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Sunday, June 15, 2008

Imagine what it would be like to live in the same house your grandparents and great- grandparents did when they were your age. How do you think the house and furnishings would have changed over time?

Tudor Place, in Georgetown, was home to the Peter family for 178 years, from 1805 to 1983. The house is important not only for the delightful walk through time it represents, but also for historical reasons.

Martha Custis Peter and her husband, Thomas, were the first owners. Martha was the granddaughter of Martha Washington and the step-granddaughter of George Washington. More than 100 items that belonged to the Washingtons were enjoyed by Peter family members for six generations.

There's a camp stool that General Washington used during the Revolutionary War and a tea table and porcelain punch bowl that his wife used when entertaining guests at their Mount Vernon estate. There's also a miniature 1795 portrait of George Washington that Martha Custis requested when she became engaged, which prompted our first president to say, "I could never believe the wish dearest to a young lady's heart on the eve of her marriage was to possess an old man's picture."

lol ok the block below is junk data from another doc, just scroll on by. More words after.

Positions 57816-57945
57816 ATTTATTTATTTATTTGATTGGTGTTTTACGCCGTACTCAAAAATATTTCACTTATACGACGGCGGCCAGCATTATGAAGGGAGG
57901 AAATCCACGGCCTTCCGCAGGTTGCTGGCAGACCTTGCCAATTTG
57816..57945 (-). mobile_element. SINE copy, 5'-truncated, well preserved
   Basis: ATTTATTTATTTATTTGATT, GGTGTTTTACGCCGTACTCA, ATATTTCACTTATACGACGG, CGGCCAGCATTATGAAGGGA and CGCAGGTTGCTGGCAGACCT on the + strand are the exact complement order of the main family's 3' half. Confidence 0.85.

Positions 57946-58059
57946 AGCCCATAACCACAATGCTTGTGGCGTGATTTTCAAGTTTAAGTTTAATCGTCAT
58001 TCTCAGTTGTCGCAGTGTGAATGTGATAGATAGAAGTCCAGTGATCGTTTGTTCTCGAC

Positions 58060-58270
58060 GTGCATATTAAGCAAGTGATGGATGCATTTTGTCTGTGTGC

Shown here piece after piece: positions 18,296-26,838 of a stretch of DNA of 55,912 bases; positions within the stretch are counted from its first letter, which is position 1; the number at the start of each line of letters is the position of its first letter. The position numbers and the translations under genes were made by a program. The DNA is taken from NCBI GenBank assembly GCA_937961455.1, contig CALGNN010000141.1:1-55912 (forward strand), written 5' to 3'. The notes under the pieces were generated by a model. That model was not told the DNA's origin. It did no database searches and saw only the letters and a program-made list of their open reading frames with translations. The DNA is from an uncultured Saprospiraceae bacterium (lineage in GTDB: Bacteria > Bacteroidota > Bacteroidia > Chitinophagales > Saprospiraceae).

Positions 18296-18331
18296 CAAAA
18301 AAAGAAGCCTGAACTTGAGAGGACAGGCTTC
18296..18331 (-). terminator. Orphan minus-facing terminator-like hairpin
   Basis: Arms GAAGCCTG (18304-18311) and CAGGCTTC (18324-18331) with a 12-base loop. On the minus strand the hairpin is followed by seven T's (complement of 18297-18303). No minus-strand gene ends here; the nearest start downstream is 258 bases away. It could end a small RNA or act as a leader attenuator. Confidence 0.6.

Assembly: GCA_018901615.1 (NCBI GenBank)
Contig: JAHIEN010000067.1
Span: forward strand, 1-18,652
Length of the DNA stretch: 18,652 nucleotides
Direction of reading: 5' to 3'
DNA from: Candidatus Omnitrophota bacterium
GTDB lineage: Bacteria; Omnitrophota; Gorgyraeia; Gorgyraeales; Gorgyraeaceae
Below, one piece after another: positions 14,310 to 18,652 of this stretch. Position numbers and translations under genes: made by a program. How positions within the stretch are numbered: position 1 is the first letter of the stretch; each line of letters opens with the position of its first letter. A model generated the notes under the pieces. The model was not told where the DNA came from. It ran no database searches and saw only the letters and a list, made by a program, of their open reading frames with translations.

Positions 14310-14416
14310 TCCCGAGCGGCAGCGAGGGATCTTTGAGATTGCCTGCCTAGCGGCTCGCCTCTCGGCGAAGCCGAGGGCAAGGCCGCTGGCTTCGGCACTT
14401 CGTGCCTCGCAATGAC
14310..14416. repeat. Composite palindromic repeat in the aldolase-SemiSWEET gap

Tudor Place also has one of only three existing letters George Washington wrote to his wife. It's dated June 1776 and tells of his sadness at being away from his family as he took command of the Continental army before the Revolutionary War and the sense of duty he felt in taking that position.

But Tudor Place is more than a collection of old objects; it's one family's story of how people and life changed during two centuries. From the British attack on Washington in 1814 through the Civil War and into modern-day Georgetown, Tudor Place stirs the imagination.

-- Ann Cameron Siegal

The Garden

Tudor Place has more than five acres of gardens, equal in size to four football fields. In the 1800s, a visitor would have seen hayfields and grazing sheep and cows. Many of the trees and boxwoods there today are 200 years old. There's an 1875 pecan tree. The sago palms are descendants of those purchased by Martha Peter in 1813. Palm leaves were placed on caskets during funerals at Tudor Place.


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